Bug when parsing the value of math.mininteger

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Bug when parsing the value of math.mininteger

Lux Lang
Hello, everyone.

I have found a bug in Lua 5.4.2.

The value of math.mininteger is the integer -9223372036854775808.
If you were to write the number itself, instead of accessing it through the math.mininteger constant, the Lua parser would instead produce the float -9.2233720368548e+18

This occurs both on the REPL, as well as when loading a Lua file.

Funny enough the value just next to math.mininteger, which is to say -9223372036854775807, correctly parses into an integer instead of a float. So it seems only math.mininteger suffers this bug. The value of math.maxinteger also correctly parses into an integer.

I can work around this bug, but I hope it's chosen to be fixed.

Best regards.
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Re: Bug when parsing the value of math.mininteger

Lux Lang
I just tested with the hexadecimal representation of the same number, which is 0x8000000000000000, and Lua correctly parses it as an integer.
So, it appears that only Lua's decimal parser is bugged.

On Fri, Feb 12, 2021 at 7:59 PM Lux Lang <[hidden email]> wrote:
Hello, everyone.

I have found a bug in Lua 5.4.2.

The value of math.mininteger is the integer -9223372036854775808.
If you were to write the number itself, instead of accessing it through the math.mininteger constant, the Lua parser would instead produce the float -9.2233720368548e+18

This occurs both on the REPL, as well as when loading a Lua file.

Funny enough the value just next to math.mininteger, which is to say -9223372036854775807, correctly parses into an integer instead of a float. So it seems only math.mininteger suffers this bug. The value of math.maxinteger also correctly parses into an integer.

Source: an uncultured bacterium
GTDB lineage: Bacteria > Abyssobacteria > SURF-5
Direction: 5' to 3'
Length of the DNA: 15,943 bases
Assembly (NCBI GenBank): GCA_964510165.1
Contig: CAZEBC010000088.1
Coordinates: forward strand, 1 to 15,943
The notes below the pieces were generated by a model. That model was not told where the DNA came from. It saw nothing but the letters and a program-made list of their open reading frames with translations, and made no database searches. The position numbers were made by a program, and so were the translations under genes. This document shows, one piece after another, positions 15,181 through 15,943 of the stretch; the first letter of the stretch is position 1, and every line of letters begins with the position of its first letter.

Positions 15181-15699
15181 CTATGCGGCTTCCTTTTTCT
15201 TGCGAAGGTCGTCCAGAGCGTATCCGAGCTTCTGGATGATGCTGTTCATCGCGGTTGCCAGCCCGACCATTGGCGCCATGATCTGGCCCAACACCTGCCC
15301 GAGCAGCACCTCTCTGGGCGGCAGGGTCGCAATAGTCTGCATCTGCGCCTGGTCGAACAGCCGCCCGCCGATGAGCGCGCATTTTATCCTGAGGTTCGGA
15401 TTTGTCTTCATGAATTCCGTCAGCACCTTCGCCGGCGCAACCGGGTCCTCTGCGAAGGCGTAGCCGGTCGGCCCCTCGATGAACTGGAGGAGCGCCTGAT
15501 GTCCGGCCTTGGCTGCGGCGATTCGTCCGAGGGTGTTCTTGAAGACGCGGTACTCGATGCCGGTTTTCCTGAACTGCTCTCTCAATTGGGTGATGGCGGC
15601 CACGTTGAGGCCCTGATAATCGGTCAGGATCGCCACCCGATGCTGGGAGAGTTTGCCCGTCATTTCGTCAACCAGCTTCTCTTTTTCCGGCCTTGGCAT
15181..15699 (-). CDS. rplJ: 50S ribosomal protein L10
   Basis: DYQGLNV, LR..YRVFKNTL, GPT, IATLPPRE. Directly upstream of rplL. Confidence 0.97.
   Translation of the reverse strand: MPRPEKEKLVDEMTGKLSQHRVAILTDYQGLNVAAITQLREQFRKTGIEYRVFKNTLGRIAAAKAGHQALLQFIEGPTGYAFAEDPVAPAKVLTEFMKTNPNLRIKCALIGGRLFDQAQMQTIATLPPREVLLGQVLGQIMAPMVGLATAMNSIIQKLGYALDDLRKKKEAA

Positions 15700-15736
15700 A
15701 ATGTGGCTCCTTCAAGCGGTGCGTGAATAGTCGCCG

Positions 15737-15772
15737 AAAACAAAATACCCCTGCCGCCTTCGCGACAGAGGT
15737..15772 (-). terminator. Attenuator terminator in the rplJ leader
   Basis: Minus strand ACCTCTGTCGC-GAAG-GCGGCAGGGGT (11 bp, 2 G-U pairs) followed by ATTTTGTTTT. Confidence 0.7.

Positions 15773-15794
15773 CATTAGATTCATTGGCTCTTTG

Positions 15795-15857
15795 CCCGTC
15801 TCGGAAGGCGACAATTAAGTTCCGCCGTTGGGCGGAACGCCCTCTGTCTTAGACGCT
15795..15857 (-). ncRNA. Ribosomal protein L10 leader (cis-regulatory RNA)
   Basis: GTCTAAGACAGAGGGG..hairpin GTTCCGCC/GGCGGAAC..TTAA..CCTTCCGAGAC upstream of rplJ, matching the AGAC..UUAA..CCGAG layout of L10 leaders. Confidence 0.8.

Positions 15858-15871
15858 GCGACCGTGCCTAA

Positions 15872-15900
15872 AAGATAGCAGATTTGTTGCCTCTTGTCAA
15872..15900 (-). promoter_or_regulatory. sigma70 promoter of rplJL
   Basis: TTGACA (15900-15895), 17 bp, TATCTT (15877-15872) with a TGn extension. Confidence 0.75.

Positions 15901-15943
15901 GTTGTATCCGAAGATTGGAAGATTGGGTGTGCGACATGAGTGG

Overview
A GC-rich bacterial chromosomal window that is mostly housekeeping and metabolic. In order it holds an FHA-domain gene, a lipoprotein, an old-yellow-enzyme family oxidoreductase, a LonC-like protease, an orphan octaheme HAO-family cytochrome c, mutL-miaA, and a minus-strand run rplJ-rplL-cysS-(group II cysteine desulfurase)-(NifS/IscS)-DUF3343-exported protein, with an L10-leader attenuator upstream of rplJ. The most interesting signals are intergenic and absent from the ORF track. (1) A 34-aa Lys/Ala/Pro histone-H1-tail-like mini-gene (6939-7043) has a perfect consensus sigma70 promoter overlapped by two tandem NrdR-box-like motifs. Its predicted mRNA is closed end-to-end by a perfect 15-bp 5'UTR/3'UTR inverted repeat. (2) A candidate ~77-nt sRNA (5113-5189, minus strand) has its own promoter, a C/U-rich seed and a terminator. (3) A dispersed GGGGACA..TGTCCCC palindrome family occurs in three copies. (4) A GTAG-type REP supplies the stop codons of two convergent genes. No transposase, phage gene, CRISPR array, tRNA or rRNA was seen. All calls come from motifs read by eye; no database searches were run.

I can work around this bug, but I hope it's chosen to be fixed.

Best regards.
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Re: Bug when parsing the value of math.mininteger

Jonathan Goble
In reply to this post by Lux Lang
On Fri, Feb 12, 2021 at 6:59 PM Lux Lang <[hidden email]> wrote:

>
> Hello, everyone.
>
> I have found a bug in Lua 5.4.2.
>
> The value of math.mininteger is the integer -9223372036854775808.
> If you were to write the number itself, instead of accessing it through the math.mininteger constant, the Lua parser would instead produce the float -9.2233720368548e+18
>
> This occurs both on the REPL, as well as when loading a Lua file.
>
> Funny enough the value just next to math.mininteger, which is to say -9223372036854775807, correctly parses into an integer instead of a float. So it seems only math.mininteger suffers this bug. The value of math.maxinteger also correctly parses into an integer.
>
> I can work around this bug, but I hope it's chosen to be fixed.

This is a caused by the fact that the lexer, as is the case in many
other languages, does not actually recognize negative numbers. So
-9223372036854775808 is not lexed as a single token, but as two
tokens: a minus operator followed by a *positive* integer. The parser
and compiler then turn that token sequence into a load of the positive
number followed by a unary minus operation.

The catch is that in a two's complement representation (used by
virtually every modern architecture out there these days), the
absolute value of the most negative number that can be represented by
a given number of bits is always one greater than the largest positive
integer that can be represented by the same number of bits. So
9223372036854775807 fits in a 64-bit signed integer, but
9223372036854775808 does not, even though -9223372036854775808 does.
Since 9223372036854775808 is too large to be represented as a 64-bit
signed integer, Lua coerces it to a float (technically, a
double-precision floating point number) at parse time.

When you access math.mininteger, Lua actually uses a system C header
macro to give you the proper minimum integer as defined by your system